Inflation’s silent impact on way of life

Doug Horn

Recently I received an “On This Day” report which provided information pertaining to events, people, and costs for &^$#@ years ago, my birthday. (Intentionally deleted due to the obscene size of this number.) Clearly this was not intended to remind me of those things I may have fond memories of, since events and friends from those very early days still elude me. But, I was shown how little certain goods cost when I was born.

While this is not scientific, I calculated the inflation rate of those items listed on the report such as milk, eggs, bread, gas, cars and homes. The annual inflation rate for each item ranged between 2.2 and 4.68 percent. No one item incurred the same inflation rate as the other and some items are still basically the same today as before. While others, like cars and homes, include significant improvements and benefits which also impact their inflation rates.

Even though the number of items reviewed was small, I believe it highlights a potential problem we all face, inflation. And while we often speak of inflation as a generic number, something everyone feels, it is very personal including the rate we each experience. No one person’s spending habits are just like their neighbor’s. Everyone actually has their own inflation rate. Those impacted by medical expenses and who are not covered by insurance will have an entirely different inflation rate than a retiree who happens to be in good health and reads books for their enjoyment.

Inflation is very real and presently many retirees are feeling the pinch of higher costs (inflation) and lower income due to low interest rates (deflation perhaps); their lifestyle is in the middle of this squeeze. Another way to look at this issue is to consider the percent or share a particular cost is of the annual budget. Even if costs are maintained, but income goes down, their share of the annual budget just went up having the same impact of increasing expenses.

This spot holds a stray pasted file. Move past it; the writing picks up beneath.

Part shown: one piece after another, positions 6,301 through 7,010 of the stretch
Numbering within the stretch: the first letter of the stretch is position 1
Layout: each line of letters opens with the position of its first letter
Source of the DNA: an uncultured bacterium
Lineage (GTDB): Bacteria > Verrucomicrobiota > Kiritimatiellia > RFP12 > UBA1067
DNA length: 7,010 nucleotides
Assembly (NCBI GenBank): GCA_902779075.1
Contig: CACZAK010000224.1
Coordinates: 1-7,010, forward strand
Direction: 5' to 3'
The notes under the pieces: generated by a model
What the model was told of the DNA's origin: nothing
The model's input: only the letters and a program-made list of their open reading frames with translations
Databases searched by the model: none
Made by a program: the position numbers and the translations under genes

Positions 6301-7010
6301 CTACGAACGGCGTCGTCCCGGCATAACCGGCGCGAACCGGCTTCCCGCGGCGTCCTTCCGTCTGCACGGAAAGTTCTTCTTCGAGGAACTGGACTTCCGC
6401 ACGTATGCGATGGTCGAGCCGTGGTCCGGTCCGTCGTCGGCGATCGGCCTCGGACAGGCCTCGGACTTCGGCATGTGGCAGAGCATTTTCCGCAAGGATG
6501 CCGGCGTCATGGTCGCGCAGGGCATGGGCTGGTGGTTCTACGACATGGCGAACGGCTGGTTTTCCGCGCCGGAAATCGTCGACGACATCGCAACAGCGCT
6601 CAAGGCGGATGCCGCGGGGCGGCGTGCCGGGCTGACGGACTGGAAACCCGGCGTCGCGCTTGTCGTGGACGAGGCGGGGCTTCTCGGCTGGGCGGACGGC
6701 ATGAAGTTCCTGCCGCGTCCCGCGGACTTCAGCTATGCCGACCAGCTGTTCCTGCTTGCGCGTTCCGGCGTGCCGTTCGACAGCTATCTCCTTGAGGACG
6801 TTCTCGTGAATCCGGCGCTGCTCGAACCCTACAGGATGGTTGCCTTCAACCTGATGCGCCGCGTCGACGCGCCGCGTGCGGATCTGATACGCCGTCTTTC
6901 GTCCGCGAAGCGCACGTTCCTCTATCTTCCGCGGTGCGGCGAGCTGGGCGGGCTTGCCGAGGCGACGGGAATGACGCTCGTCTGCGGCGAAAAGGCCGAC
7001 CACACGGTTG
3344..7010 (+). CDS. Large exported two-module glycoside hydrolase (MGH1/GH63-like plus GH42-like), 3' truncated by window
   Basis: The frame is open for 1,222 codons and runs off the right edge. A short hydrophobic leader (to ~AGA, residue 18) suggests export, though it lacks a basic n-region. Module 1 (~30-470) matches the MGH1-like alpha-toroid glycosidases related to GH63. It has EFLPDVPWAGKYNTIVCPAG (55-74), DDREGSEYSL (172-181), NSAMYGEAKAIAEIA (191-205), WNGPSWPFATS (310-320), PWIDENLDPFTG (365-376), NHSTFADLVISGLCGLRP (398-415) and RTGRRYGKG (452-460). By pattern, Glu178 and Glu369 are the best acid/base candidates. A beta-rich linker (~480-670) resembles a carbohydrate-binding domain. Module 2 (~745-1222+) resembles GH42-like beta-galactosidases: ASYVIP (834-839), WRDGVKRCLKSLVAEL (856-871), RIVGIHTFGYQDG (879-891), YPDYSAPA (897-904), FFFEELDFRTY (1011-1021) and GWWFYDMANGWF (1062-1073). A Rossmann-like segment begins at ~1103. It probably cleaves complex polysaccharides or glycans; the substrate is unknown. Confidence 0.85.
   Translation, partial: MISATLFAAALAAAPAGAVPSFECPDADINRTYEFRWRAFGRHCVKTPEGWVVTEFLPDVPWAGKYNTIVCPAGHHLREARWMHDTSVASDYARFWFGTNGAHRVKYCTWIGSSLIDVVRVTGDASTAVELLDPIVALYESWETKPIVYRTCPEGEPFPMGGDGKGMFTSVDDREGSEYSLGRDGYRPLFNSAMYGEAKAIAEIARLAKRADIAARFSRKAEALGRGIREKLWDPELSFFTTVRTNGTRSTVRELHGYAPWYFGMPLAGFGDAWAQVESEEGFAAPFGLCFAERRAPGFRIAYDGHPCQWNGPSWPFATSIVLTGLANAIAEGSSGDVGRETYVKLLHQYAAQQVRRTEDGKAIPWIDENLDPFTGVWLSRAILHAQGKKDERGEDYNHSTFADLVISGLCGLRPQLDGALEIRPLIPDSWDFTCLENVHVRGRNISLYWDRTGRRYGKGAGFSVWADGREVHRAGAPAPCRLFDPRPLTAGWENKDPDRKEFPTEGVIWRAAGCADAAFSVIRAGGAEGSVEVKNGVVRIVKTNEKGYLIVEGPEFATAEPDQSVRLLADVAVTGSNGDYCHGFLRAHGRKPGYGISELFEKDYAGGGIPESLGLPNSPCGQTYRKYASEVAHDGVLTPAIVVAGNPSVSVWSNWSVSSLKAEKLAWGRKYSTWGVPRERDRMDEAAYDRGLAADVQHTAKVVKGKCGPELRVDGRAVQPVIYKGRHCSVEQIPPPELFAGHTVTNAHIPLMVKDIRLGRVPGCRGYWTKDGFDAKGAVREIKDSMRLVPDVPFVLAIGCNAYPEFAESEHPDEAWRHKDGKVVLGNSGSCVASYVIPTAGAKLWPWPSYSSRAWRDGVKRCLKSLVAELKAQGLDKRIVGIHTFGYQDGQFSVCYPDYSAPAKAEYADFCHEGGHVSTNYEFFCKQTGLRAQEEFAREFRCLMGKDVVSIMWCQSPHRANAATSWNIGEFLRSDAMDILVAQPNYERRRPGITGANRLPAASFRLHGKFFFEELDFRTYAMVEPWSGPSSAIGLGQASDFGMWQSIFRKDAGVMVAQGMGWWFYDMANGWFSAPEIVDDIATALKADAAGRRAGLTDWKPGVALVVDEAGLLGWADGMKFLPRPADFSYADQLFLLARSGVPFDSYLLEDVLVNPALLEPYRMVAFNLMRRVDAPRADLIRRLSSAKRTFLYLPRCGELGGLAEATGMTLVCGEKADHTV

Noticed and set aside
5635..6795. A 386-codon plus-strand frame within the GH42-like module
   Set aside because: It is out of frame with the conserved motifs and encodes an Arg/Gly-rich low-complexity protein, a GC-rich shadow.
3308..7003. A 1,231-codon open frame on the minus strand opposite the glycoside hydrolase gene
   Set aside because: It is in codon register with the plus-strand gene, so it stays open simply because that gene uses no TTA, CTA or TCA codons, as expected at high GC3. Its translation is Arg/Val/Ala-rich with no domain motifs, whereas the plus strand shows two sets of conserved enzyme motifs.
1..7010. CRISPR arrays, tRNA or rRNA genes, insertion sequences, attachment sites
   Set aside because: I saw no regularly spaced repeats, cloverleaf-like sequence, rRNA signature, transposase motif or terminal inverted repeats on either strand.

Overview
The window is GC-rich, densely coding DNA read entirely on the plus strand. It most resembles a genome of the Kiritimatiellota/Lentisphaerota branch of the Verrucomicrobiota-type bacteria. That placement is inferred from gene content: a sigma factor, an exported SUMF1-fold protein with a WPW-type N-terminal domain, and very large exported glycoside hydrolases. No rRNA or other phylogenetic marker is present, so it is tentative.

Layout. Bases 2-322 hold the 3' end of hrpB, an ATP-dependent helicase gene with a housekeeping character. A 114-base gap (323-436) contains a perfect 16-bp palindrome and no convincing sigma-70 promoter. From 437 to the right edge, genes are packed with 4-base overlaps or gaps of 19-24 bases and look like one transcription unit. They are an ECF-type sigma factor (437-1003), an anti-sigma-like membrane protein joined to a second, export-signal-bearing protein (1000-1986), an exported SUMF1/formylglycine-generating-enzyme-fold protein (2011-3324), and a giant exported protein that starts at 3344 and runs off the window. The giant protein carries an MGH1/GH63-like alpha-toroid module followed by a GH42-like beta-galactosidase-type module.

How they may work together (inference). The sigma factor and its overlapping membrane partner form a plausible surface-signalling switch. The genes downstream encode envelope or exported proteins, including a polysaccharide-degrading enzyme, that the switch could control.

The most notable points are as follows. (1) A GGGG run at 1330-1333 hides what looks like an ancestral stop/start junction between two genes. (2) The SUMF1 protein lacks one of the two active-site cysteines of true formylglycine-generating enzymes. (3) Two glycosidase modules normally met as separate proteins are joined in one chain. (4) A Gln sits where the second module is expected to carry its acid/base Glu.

Most retirees no longer retire from work and live two to four years and then are gone. Life expectancy and good health along with many other positive factors has provided decades for our retirees to enjoy. Provided of course, their income is sufficient to meet the rising costs of living each and every year of their retirement.

One way to combat inflation is through the selection of the items where the capital is spent. Choosing to read books rather than play golf will lower expenses and perhaps the personal inflation rate. The frequency of dining out, going to the movies, and the types and destination of vacations all play a part. Although, many of these define the quality of life, they impact the budget as well. There is another problem with this option though. There are certain costs we cannot avoid and have little choice in managing the impact such as medical care, insurance coverage, and utilities. This is like playing defense. While important, rarely does a defensive strategy gain ground on the issue.

Since we know inflation will always be with us, defining an offensive strategy to have the needed income to meet rising costs may be a more appropriate solution, or at least should be a greater focus for most retirees.

For assistance with portfolio allocations, insurance, estate planning, or investment management contact me at Quality Financial Concepts or one of the other Certified Financial Planners in our area. To continue a personal quest for education, you can also view our learning center on our website, www.goqfc.com. There you will find articles on a variety of topics, on-line seminars, calculators, as well as a host of other free tools.

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